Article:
Vegetable Profile: (Cucurbita pepo)
Nothing says summer like some colorful, tender-fleshed summer squash to brighten up your plate. And like many things, the flavor of locally grown, fresh harvested summer squash towers over the often floppy, sad summer squash you find in the grocery store out of season and shipped thousands of miles to the store shelf. We grow many varieties, including zucchini, yellow zucchini, yellow crookneck, Italian zucchini, and patty pan.
Similar to its relative the cucumber, summer squash nourishes the stomach, spleen, large intestine, and liver. It's a cooling, hydrating vegetable with some carotenes and possible protective qualities against cancer.
Summer squash have the softest, most delicate skin of any of its squash relatives, so store it carefully in the crisper to prevent bruising or softening of texture. Use within 3-4 days.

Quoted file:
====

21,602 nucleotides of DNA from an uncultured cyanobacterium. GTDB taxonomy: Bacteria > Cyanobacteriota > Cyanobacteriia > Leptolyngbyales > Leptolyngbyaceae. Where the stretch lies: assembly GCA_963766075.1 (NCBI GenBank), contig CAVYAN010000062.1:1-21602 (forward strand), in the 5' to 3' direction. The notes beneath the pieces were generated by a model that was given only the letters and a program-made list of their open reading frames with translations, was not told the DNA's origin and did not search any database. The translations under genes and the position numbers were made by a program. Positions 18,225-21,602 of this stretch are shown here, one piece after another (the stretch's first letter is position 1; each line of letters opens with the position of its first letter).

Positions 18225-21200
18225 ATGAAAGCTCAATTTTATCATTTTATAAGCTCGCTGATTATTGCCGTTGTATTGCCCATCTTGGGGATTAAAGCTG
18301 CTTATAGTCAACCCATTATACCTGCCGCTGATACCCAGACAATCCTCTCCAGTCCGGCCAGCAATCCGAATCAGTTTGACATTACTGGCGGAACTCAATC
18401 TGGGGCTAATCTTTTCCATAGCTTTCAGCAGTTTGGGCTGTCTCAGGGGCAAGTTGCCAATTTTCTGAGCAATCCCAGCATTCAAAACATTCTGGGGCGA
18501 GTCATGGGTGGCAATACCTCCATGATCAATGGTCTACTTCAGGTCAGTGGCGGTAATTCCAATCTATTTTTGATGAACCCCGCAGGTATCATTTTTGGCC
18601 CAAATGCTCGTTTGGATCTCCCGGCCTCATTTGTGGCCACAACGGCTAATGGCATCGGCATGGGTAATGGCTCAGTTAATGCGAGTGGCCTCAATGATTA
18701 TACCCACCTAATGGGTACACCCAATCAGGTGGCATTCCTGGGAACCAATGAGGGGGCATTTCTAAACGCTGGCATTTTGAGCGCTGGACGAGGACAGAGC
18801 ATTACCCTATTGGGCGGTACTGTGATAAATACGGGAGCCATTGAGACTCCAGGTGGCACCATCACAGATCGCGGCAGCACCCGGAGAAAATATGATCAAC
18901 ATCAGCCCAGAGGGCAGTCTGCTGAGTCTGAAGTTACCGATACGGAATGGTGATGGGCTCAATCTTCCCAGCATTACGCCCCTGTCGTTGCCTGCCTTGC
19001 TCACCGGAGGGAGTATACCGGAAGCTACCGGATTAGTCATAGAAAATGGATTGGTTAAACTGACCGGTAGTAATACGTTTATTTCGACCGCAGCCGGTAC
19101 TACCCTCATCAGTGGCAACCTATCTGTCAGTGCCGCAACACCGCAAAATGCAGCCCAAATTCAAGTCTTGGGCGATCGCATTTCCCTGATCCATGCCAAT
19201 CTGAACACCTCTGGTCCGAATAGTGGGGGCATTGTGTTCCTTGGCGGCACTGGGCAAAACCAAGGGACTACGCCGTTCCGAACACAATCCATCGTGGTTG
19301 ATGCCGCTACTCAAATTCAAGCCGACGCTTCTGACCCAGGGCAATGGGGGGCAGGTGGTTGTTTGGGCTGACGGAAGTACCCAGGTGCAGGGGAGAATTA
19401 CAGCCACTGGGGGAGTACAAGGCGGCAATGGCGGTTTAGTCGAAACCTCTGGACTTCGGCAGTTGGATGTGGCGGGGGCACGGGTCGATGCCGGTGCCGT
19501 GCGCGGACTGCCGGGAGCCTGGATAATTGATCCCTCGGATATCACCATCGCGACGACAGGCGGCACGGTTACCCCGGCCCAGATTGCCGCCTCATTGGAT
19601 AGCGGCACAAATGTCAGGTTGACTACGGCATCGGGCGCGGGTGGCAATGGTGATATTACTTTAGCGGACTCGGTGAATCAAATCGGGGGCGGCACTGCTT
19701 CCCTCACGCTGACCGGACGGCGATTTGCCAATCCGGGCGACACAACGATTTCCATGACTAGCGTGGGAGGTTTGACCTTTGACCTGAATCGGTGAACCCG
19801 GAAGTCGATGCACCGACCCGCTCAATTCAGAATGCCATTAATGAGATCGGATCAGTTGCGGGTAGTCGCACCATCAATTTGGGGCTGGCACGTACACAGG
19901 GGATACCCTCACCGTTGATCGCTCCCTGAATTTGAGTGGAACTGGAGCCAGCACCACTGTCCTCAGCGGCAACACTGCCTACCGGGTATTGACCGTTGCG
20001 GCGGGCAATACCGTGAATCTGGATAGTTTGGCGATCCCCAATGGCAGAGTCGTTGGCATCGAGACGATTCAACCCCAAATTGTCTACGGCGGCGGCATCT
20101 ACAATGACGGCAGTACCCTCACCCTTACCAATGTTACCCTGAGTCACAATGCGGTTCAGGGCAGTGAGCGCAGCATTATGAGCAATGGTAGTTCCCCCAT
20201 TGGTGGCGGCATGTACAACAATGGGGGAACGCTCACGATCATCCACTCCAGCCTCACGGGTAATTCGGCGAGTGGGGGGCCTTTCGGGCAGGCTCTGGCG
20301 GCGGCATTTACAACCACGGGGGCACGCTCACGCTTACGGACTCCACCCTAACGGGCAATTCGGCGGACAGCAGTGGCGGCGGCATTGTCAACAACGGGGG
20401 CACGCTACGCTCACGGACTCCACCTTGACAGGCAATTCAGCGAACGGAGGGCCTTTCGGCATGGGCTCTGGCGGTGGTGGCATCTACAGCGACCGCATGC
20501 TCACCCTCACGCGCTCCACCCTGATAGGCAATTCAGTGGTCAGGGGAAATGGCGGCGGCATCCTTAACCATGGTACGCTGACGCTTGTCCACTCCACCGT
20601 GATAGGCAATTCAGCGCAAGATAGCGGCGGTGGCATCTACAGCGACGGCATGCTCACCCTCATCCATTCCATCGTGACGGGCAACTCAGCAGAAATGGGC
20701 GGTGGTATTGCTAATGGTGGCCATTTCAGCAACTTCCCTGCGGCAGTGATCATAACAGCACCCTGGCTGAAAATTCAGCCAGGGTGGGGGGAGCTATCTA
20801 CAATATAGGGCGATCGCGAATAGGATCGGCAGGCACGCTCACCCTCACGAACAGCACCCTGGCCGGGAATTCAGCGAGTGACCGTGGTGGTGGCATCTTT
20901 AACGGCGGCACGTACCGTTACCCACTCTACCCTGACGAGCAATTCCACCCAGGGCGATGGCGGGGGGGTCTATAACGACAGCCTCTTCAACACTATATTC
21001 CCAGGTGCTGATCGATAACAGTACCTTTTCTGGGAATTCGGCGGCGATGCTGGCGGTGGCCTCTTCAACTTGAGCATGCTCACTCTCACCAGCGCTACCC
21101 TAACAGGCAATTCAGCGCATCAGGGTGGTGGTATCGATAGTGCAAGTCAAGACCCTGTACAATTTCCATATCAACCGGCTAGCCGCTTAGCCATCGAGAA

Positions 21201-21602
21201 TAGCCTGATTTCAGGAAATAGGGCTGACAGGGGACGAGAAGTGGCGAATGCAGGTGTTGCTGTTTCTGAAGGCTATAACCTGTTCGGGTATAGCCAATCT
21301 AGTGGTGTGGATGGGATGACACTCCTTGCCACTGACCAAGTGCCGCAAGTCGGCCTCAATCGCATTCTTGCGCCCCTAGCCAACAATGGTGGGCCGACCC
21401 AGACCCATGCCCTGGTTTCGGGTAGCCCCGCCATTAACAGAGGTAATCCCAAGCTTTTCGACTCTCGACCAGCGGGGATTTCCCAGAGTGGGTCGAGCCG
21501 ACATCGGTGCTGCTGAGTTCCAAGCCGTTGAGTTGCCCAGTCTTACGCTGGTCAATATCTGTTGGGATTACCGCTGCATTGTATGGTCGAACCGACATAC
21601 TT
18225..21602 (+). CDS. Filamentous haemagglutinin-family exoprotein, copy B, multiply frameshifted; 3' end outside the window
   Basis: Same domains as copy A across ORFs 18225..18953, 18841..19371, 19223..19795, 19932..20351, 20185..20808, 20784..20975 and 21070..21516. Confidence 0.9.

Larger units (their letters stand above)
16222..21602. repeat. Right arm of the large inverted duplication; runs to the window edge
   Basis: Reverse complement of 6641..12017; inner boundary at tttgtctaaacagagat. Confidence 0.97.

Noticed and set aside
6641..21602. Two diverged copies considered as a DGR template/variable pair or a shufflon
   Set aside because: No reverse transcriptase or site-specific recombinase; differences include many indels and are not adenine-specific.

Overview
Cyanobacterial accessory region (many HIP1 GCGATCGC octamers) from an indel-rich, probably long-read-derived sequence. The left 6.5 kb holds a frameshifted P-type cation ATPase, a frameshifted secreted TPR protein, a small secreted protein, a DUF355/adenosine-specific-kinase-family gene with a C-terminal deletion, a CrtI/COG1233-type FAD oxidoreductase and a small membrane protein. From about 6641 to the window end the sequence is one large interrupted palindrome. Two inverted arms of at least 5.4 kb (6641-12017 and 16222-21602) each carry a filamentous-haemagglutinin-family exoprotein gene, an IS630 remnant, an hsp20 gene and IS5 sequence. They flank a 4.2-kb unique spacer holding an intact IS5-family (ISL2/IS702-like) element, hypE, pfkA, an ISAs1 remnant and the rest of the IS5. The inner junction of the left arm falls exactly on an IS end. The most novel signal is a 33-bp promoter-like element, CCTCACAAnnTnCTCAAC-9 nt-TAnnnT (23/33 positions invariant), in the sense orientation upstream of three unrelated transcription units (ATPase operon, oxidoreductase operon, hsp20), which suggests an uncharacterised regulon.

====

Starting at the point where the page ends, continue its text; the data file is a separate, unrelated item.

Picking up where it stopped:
Young summer squash can be sauteed or steamed lightly in butter or olive oil. Simply remove the stem and chop the rest.
If you have a ripe summer squash, they work well for baking. Simply cut in half, scoop out the seeds, prick the skin with a fork, and stuff with tomatoes and cheese (or a stuffing of your choosing). Bake at 350 degrees or until tender.
The New Whole Foods Encyclopedia by Rebecca Wood
Asparagus to Zucchini by Fairshare Coalition
Produce: A fruit and vegetable lover's guide by Bruce Beck
Our own experience!